Sharks show they aren't overmatched


SAN JOSE, Calif. -- So that's what 11 months of pent-up frustration looks like?

The San Jose Sharks delivered some kind of statement Thursday night in Game 1 of their first-round matchup with the rival Los Angeles Kings. A 6-3 victory that checked off about a million things from a wish list they could have only dreamed of accomplishing in the series opener.

To wit:

• Make Jonathan Quick look human. Check. He was pulled after 40 minutes and victimized for five goals, which is half of what he gave up in the entire seven-game series last spring against San Jose.

• Set a physical tone against one of the NHL's heaviest teams. Check. Big time.

• As a follow to that, specifically target Kings star blueliner Drew Doughty and pound him at every chance. Check.

• Get meaningful contributions from two players just returning to the lineup after missing most of the season recovering from knee injuries/surgeries. Check. Mark that as a goal apiece from Tomas Hertl and Raffi Torres.

• Get a solid goaltending performance from Antti Niemi, who had struggled down the stretch. Check. OK, he wasn't overly tested, but he still looked confident when called upon.

• Get some offense from the third and fourth lines. Check. How about seven points (two goals, five assists) total from those bottom six forwards?

I could go on, but I think you get the picture.

"First two periods, I don't think we could have done anything better," top Sharks blueliner Marc-Edouard Vlasic said.

About the only check mark missing was playing a full 60 minutes. The Sharks took the foot off the gas and paid for it in the third period. The Kings came out for the final period like a wounded animal, their pride a little damaged after going down 5-0 through 40 minutes.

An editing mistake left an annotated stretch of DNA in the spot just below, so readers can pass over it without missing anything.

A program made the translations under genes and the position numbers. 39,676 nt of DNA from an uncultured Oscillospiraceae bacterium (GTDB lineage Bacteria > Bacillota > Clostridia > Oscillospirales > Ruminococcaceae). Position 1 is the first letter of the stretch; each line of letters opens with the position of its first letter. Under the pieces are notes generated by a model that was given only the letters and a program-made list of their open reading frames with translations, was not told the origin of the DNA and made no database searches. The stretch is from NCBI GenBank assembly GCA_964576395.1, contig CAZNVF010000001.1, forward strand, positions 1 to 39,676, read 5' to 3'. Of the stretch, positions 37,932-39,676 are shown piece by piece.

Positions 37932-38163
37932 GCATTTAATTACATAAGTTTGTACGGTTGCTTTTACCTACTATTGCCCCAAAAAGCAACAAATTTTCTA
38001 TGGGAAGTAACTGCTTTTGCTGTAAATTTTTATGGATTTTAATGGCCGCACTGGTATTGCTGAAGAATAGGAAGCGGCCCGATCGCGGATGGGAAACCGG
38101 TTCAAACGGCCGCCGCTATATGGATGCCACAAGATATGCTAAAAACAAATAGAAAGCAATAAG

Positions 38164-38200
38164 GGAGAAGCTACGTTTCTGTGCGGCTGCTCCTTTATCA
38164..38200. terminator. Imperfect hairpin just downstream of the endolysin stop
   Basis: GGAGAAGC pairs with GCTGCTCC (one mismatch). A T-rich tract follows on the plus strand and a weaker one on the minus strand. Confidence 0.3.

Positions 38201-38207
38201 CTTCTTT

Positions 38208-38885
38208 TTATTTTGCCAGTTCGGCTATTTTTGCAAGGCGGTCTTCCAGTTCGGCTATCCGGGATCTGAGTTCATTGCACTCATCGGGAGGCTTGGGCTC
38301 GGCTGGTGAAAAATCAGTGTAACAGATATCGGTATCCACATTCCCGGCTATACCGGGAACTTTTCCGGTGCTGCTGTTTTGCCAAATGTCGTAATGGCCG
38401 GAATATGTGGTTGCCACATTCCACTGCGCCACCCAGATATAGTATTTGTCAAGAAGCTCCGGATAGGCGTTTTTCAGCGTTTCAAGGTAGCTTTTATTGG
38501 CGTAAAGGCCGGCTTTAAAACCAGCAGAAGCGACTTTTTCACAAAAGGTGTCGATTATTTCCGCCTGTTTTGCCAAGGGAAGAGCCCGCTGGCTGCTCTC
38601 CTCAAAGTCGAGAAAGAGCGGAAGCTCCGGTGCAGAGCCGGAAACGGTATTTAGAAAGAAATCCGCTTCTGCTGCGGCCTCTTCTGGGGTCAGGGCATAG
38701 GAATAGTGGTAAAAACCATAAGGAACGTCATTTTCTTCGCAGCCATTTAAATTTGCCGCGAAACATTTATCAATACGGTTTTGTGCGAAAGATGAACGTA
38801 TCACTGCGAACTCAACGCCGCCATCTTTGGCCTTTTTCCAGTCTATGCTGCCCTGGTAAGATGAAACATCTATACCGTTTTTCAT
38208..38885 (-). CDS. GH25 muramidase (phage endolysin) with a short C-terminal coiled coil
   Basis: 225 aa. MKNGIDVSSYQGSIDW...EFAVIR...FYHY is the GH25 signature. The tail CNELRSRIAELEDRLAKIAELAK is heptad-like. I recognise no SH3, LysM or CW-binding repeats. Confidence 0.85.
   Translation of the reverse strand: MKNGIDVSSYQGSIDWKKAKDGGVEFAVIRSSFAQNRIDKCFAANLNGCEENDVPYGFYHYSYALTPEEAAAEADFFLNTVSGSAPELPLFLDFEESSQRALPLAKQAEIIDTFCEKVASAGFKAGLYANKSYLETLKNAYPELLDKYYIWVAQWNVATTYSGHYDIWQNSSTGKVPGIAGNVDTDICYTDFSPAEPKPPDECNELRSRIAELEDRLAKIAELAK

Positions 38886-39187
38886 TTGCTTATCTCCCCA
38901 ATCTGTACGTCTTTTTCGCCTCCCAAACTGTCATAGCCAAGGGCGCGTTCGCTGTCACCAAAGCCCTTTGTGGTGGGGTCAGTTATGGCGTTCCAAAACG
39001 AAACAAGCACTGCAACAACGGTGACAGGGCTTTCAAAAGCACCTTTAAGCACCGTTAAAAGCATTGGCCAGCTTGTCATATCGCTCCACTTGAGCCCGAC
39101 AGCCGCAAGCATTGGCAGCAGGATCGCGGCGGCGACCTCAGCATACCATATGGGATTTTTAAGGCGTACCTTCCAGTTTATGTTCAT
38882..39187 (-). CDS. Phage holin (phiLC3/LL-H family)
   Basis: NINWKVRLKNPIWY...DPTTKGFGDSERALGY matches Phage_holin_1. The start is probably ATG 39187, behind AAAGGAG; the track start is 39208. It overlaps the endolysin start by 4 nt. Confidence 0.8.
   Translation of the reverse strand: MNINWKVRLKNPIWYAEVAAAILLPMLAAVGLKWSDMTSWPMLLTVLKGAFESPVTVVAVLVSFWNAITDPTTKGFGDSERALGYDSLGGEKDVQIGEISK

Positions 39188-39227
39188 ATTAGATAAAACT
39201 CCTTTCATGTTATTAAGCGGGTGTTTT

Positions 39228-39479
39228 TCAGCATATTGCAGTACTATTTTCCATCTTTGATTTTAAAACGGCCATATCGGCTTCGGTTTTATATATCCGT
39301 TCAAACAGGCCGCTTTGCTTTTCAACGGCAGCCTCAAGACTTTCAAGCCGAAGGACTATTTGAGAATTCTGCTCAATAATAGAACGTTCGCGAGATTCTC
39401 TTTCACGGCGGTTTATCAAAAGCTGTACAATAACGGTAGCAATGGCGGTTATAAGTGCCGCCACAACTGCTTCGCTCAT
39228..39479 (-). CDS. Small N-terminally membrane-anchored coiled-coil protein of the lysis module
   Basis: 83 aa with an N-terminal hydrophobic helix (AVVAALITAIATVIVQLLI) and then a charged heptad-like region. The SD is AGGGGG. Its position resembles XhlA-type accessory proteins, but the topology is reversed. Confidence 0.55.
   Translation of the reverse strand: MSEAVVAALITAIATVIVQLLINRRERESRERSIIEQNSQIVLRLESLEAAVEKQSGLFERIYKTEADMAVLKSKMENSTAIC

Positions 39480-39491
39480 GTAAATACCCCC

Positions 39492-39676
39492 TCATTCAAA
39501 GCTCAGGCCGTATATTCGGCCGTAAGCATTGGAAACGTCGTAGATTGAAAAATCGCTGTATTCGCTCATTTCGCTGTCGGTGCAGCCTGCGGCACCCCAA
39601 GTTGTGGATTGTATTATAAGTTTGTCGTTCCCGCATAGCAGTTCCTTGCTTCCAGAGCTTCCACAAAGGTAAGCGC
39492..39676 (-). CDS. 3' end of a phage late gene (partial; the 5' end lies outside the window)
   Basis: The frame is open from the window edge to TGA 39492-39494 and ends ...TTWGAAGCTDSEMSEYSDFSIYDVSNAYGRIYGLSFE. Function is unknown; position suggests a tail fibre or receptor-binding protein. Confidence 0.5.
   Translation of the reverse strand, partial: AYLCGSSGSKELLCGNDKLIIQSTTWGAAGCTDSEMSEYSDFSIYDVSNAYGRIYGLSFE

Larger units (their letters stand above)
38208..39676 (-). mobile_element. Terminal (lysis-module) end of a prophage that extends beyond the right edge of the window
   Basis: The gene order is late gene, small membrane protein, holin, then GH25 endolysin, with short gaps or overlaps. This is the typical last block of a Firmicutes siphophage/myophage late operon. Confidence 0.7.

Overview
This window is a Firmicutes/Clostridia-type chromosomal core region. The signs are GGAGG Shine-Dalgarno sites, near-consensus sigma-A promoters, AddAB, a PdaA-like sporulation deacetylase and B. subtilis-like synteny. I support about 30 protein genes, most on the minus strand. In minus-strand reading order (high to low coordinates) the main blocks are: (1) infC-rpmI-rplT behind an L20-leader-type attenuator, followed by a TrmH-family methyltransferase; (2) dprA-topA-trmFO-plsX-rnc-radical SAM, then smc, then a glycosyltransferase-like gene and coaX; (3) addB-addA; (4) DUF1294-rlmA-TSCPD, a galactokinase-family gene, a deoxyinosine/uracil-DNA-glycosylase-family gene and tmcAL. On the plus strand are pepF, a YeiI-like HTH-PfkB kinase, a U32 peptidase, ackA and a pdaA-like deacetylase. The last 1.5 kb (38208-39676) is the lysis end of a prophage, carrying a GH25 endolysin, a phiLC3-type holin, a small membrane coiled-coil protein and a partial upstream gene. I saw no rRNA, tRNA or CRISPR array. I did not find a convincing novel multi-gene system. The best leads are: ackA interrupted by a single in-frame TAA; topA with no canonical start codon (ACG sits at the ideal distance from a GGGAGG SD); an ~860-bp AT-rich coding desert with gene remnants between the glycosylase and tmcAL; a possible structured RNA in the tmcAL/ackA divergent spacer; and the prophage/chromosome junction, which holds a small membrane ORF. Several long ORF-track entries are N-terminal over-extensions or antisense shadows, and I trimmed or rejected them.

But, at the end of the day, the damage was already done.

"I think we weren't ready to start," Kings captain Dustin Brown said. "They got up to a 3-0 lead and sloppy play, turnovers, bad changes, odd-man rushes. We probably gave up more odd-man rushes in the first period than we have in the last ... I don't know. When you give a team like that opportunities on the odd-man, they're going to make you pay, and that's what they did.

?"It was more of the same in the second."

It's only one game, of course, and the playoff-savvy Kings will bounce back. You can be assured of that.

But it's a statement victory that meant a lot for a Sharks team that couldn't afford the seeds of doubt to creep in by losing the opener and having two days off to think about it before their next game Sunday night.

The tone was set, perhaps, as early as when the lineups were announced. Rugged winger Mike Brown was inserted instead of Martin Havlat.

Brown combined on a fourth unit with Torres and Andrew Desjardins to form a mash unit that hit everything in sight, including Brown bowling over Quick in the first period to ignite the first brouhaha of the series.

It took absolutely zero time for these two teams to hate each other again after last spring's seven-game Kings victory.

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